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Congress OKs Obama budget plan

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Congress OKs Obama budget plan
U.S. President Barack Obama speaks at a press conference at the end of the G20 Summit at the ExCel Centre in London on April 4, 2009. (UPI Photo/Rune Hellestad) | License Photo

WASHINGTON, April 3 (UPI) -- The U.S. Senate voted Thursday night to approve President Barack Obama's $3.5 trillion spending plan.

Like the House vote earlier Thursday, the Senate vote of 55-43 was largely along party lines. The House vote was 233-196 on a modified version of the budget Obama proposed in February, The Washington Post reported.

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The matter will go before a House-Senate conference committee where differences between the two measures would be mediated.

The spending plan lays the groundwork for a number of priorities Obama campaigned on during the 2008 presidential election, but it does scale back some of his spending plans for the fiscal year that begins in October, the newspaper said.

It also provides less in tax cuts than Obama had proposed, gives the green light to begin expansion of healthcare coverage for uninsured Americans, provides more money for higher education loans and calls for a cap-and-trade system to reduce gases associated with climate change.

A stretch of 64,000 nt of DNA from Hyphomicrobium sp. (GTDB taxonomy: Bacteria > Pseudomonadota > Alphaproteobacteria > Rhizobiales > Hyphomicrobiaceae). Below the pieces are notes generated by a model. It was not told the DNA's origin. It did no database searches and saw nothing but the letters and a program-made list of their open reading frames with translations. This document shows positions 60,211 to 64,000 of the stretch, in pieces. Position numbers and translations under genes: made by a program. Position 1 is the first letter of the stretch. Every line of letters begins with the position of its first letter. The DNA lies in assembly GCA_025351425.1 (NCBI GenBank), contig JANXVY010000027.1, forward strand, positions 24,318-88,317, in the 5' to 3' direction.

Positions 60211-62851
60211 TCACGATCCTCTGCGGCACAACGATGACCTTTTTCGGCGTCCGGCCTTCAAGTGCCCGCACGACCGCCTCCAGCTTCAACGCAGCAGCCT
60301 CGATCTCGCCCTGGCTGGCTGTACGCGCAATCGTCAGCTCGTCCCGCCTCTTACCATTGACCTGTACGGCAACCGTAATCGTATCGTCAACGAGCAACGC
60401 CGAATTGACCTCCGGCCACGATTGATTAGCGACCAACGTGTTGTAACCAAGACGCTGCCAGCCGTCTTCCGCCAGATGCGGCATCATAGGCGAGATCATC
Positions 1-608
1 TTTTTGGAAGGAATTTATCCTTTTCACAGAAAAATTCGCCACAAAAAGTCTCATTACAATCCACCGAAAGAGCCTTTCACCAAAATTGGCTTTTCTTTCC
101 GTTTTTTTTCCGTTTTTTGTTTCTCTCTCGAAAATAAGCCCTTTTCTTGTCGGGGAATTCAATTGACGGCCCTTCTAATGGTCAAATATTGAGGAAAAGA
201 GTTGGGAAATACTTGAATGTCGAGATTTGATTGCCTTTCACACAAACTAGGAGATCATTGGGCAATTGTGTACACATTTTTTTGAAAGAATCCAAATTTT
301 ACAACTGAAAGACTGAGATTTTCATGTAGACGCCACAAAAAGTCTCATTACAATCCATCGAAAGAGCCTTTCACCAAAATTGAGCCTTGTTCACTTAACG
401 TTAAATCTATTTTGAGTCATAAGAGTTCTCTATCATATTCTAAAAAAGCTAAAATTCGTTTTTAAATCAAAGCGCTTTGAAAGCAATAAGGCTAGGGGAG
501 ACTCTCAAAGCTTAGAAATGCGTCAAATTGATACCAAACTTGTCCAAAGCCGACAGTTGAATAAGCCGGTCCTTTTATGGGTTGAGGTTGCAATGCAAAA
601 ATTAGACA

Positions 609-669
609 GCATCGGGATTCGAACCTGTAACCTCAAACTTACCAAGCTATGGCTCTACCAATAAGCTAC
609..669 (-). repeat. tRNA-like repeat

Obama called the House vote "another step toward rebuilding our struggling economy."

"This budget resolution embraces our most fundamental priorities: an energy plan that will end our dependence on foreign oil and spur a new clean energy economy; an education system that will ensure our children will be able to compete in the economy of the 21st century; and health care reform that finally confronts the back-breaking costs plaguing families, businesses and government alike," Obama said in a statement issued by the White House. "And by making hard choices and challenging the old ways of doing business, we will cut in half the budget deficit we inherited within four years."

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No House Republicans voted for the budget bill and 20 Democrats voted against it. No Senate Republicans voted for the budget and two Democrats joined Republicans in voting against it, the Post said.

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